The audio post sector has cautioned against overreacting to the controversy surrounding the audio in BBC1’s Wonders Of The Universe, highlighting instead the need for greater investment in training.
The programme attracted 100 complaints from viewers who said that presenter Brian Cox’s narrative had been reduced to “a whisper” because of excessively loud background music.
It prompted the BBC to bring forward the publication of guidelines for the use of sound, including the suggestion that music be reduced by 4dB on all shows.
Hackenbacker managing director and re-recording mixer Nigel Heath warned against a hurried response: “In well-mixed programmes, dropping by 4dB will become a serious creative issue.
“Some superb work is currently airing and it is wrong to suggest a global reduction in music levels because of this.”
Aquarium owner and sound supervisor Ben Baird said that if the BBC proposals were adopted, facilities might simply mix the programme 4dB higher in anticipation, as sometimes happens in cinema.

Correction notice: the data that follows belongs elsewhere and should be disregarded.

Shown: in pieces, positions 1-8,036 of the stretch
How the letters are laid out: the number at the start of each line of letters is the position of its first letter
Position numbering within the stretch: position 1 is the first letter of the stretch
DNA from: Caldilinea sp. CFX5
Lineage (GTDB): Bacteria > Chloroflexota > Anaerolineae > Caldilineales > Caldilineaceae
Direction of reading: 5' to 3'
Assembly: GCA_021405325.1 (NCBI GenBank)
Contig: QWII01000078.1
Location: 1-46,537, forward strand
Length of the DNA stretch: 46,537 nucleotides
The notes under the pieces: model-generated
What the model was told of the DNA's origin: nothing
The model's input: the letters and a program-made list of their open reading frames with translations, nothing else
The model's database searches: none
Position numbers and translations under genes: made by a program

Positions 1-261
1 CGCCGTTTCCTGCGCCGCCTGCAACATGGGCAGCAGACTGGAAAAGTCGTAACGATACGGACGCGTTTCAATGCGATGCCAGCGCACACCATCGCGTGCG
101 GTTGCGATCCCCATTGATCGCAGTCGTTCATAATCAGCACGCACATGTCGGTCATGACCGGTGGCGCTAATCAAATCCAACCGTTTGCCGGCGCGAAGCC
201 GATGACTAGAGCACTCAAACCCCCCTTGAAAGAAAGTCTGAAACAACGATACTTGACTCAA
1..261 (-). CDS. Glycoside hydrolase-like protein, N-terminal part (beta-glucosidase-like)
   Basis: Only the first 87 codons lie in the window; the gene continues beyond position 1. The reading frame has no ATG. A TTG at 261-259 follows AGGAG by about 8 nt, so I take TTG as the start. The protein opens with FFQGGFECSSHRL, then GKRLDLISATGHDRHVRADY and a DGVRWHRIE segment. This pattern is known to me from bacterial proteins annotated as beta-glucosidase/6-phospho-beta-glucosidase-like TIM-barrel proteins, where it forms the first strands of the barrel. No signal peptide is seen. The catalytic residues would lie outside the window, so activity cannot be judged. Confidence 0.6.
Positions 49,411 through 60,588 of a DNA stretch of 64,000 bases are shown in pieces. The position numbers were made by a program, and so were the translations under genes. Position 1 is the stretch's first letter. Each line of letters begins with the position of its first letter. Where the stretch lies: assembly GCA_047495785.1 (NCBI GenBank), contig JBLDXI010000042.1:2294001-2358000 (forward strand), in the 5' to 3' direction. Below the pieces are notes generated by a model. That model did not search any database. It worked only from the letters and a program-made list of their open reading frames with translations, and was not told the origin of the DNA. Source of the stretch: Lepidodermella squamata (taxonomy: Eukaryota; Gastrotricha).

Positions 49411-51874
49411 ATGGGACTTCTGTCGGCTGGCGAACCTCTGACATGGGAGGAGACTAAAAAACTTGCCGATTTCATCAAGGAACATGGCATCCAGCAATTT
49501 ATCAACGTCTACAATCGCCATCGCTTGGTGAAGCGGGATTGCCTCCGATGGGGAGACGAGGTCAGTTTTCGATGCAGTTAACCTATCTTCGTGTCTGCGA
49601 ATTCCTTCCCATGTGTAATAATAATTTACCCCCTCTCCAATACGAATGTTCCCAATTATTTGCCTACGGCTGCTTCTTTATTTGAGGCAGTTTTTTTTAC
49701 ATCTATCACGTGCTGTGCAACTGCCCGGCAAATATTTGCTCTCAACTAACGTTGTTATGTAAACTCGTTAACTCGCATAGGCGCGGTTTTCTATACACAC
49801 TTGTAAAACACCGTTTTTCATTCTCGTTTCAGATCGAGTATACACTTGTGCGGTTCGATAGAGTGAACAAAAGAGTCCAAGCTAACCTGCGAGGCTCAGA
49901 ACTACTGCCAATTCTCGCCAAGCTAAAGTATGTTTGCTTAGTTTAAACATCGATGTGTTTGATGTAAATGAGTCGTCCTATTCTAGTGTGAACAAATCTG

“It seems too broad a stroke to cure audibility problems that are more complicated than simply the music being too loud,” he said.
Baird added that while the UK has “many talented sound experts” there needs to be a greater emphasis on training.
“The industry has slowed down on education so now we are reaping that harvest, with an under-trained generation.”
Halo managing director John Rogerson, speaking generally about the sound sector, said: “The quality of the mix is down to the skill of the mixer. It’s a painstaking job to get everything in the right place and still clearly audible.”
The BBC’s recommendations for post facilities include the recording of “clean” voiceovers and the “considered” use of music, particularly percussive beats or lyrics that are placed under dialogue.
The broadcaster also advised post facilities to listen to the mix on TV speakers “in order to know how the listening experience will be for the audience”.
Rogerson agreed: “A mixer should be optimising the audio content for the weakest point in the delivery system, which is essentially a bog-standard telly speaker.”